He said: “To be candid, as a broadcaster, I don’t really understand the ‘transparency’ issue for brands. We offer end-to-end transparency across the entirety of our estate, providing data on content, position (pre-roll, mid-roll, etc), the device, the app, the situation, the location and so on. Advertisers should always know where their ads are running, irrespective of channel, irrespective of media type.
“I think there’s sufficient supply in ‘tier one’ CTV to meets the demand in the market right now, so if you’re buying ‘tier two’ or ‘sub tier two’ inventory on CTV, and not seeing the transparency you want, frankly, that’s a problem you should have seen coming. CTV is like the Klondyke right now with lots of new players rushing in as there’s money to be made, so it’s important to work with the right partners.”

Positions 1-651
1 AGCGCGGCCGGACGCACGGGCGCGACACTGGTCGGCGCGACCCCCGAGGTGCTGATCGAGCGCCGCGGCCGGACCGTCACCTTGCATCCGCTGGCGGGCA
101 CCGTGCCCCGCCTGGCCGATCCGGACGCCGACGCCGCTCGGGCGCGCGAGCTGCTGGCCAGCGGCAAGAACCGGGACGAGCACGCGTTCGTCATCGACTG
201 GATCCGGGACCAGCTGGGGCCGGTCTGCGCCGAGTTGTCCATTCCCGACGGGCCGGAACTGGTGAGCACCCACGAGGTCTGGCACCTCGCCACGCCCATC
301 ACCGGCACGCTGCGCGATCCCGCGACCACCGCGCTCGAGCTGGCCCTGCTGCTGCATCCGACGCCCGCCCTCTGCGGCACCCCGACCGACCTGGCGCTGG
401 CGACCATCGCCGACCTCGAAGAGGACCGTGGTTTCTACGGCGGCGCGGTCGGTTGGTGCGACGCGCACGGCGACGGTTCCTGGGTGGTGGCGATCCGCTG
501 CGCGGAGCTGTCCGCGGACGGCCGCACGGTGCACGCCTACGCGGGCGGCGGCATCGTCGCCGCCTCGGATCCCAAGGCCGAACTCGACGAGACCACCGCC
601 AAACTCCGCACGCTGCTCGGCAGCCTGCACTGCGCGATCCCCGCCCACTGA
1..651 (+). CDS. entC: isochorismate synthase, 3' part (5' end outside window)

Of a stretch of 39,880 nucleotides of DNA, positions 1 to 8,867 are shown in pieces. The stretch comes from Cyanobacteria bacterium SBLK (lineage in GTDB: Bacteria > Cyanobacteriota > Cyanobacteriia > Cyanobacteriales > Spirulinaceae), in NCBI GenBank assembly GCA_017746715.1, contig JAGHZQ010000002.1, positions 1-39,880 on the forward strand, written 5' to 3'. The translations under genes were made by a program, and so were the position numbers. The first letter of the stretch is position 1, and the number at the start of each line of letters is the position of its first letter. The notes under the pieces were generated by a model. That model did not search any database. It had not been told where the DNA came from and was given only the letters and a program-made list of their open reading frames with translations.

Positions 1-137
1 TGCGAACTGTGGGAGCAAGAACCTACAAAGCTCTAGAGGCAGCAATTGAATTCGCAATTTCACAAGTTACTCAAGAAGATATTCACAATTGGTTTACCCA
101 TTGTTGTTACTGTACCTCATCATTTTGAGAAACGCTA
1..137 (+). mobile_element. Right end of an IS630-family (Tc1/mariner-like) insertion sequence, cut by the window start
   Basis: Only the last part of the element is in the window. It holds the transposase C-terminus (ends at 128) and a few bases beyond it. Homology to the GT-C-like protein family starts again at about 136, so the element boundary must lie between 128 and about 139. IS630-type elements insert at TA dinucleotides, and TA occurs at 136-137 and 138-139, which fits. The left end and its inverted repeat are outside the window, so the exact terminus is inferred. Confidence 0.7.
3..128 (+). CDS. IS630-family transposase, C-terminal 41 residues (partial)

However, Rob Blake, UK Country Manager for Channel Factory, argued against feeding too narrow a range of content channels: “Some of those ‘tier two’ providers are actually very good content producers, often serving niche and diverse audiences that could work really for specific brands. Unfortunately, with the current economic pressures on brand CMOs and their agencies, there’s always going to be a tendency to play safe. I think there’s more of a lack of knowledge around how to plan effective CTV campaigns than there is a lack of transparency, but I expect to see a lot of innovation and education in this space over the next couple of years.”